If a white man was mugged by black men on three occasions (but never by a white man, even though he lives in a predominantly white neighborhood), I'm willing to bet he would end up with "racist" tendencies. A general dislike of certain (perhaps violent, vulgar, or otherwise offensive) behaviors found in other cultures that are linked to race might also make one perceive that race in a different way...and feel some disdain for them, generally.

This is why, if people are serious about reducing or eliminating racism, it's imperative that leaders of the black community work toward reducing those behaviors among their "youth" that makes others view them in such a negative way. It's time for a more honest understanding of where "racism" comes from.

Lol yur limb is but a twig imo. Here's a limb for you- in this nation,the beleaguered so called white male has created and refined arguably the best place in the world for anyone of any color,sex or creed to live. The touchiness they feel whenever they are broadly classified or associated with racism is the same feeling the black kids get when they walk into trendy neighborhoods.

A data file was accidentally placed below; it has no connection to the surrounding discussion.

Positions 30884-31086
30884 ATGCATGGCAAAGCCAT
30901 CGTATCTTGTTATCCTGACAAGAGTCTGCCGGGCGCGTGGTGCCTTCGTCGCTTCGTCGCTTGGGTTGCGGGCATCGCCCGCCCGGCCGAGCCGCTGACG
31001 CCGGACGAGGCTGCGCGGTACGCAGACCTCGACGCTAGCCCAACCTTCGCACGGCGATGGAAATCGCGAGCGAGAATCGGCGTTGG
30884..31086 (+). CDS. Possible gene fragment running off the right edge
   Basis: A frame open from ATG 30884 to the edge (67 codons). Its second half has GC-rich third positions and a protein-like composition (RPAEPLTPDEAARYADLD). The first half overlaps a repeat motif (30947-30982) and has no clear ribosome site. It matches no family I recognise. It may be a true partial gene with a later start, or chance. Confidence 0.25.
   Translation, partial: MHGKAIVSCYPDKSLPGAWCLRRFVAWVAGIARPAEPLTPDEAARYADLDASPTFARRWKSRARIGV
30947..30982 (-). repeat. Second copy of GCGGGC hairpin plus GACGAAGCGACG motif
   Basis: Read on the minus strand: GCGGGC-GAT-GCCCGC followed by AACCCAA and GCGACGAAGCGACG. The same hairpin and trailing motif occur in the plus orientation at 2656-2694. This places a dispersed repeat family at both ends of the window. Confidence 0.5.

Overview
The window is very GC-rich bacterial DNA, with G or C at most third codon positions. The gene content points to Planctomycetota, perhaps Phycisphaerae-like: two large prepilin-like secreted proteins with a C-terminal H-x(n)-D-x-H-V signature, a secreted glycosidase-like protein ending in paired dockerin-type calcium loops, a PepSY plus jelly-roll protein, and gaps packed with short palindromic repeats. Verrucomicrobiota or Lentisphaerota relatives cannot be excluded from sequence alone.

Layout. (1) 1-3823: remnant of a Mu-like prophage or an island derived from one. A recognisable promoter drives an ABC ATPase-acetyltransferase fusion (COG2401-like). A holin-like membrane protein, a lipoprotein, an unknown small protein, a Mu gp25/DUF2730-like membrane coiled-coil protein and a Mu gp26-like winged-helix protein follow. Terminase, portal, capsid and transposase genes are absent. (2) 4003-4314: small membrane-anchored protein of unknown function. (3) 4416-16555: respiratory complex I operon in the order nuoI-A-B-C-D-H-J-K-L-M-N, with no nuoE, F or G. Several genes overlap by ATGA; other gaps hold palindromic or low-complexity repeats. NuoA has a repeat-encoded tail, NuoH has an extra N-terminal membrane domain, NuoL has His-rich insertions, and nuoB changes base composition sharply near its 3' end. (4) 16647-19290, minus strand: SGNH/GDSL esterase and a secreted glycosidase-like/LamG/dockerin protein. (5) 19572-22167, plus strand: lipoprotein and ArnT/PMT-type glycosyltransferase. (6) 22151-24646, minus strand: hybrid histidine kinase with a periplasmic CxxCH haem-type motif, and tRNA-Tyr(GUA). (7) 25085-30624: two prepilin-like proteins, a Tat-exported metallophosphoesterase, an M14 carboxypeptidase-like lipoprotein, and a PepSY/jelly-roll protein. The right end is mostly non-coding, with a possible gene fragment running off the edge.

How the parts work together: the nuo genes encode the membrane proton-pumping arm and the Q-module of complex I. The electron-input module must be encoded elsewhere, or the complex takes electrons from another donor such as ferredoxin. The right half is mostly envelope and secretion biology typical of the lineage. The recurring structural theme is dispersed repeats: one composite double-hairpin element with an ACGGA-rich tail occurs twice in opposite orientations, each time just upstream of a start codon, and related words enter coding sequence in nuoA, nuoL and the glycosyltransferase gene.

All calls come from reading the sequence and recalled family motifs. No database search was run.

Submitted by SD Realtor on August 23, 2013 - 12:37pm.

That is what makes it such a challenge. My issue is not that black people have to live and deal with the racism they face daily. I agree it is omnipresent and needs to be eliminated and dealt with. My issue is that this racism is not an excuse to go beat or kill white people. That black community leaders do not speak out against that when these events occur. That the death of Trayvon sparked a media event, comments from our president and others such as Eric Holder. Yet in this case all we got was a tweet from Jesse Jackson expressing sorrow for the victims family. That is it.

I am not excusing or dismissing the racism that exists against black people or the scar that it leaves on every black person that lives in this country. It is very real.

Submitted by FlyerInHi on August 23, 2013 - 6:29pm.

My experience is that guys who look like Bob Filner are dirty old men.

Would I be justified in treating people who have that "look" and demeanor the same way?

Submitted by NotCranky on August 23, 2013 - 10:02pm.

I think Obama is going to be forced to speak to the violence by these young kids that are in the limelight now, in the last month or so, and their like. I can't wait. Silence will make it look like he finds it tolerable.